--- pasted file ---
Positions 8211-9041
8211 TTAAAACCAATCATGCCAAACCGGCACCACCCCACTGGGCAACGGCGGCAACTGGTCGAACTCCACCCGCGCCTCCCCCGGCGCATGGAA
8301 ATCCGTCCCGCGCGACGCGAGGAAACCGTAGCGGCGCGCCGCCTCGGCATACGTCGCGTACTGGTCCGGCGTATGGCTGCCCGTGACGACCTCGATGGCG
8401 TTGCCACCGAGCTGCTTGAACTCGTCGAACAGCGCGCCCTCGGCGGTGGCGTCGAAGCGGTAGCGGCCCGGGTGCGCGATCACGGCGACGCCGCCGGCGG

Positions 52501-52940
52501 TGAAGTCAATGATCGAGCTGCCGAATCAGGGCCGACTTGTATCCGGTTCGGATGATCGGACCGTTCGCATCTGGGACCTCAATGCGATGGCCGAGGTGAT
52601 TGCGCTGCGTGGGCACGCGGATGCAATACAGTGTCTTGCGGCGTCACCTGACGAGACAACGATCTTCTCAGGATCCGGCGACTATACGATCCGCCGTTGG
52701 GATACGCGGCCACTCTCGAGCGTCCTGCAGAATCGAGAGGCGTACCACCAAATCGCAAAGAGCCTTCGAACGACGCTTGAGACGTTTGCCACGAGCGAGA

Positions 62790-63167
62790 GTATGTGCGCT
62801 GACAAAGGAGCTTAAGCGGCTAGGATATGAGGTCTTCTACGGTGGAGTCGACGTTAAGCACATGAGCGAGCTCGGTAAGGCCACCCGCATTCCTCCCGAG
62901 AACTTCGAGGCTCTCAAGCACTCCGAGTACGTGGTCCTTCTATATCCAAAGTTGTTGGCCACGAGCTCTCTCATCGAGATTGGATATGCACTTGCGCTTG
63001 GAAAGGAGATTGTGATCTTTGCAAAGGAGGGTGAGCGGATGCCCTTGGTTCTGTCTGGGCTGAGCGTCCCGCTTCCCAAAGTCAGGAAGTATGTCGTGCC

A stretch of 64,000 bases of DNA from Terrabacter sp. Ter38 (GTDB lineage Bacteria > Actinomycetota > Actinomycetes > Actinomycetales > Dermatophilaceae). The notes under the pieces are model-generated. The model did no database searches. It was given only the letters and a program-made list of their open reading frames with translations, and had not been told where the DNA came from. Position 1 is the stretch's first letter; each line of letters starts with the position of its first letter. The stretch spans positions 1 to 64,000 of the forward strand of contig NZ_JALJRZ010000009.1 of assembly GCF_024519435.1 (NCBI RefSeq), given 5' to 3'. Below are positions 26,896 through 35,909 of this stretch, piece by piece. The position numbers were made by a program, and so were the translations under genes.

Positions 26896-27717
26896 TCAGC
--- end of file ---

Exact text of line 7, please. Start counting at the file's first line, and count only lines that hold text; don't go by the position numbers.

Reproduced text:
52601 TGCGCTGCGTGGGCACGCGGATGCAATACAGTGTCTTGCGGCGTCACCTGACGAGACAACGATCTTCTCAGGATCCGGCGACTATACGATCCGCCGTTGG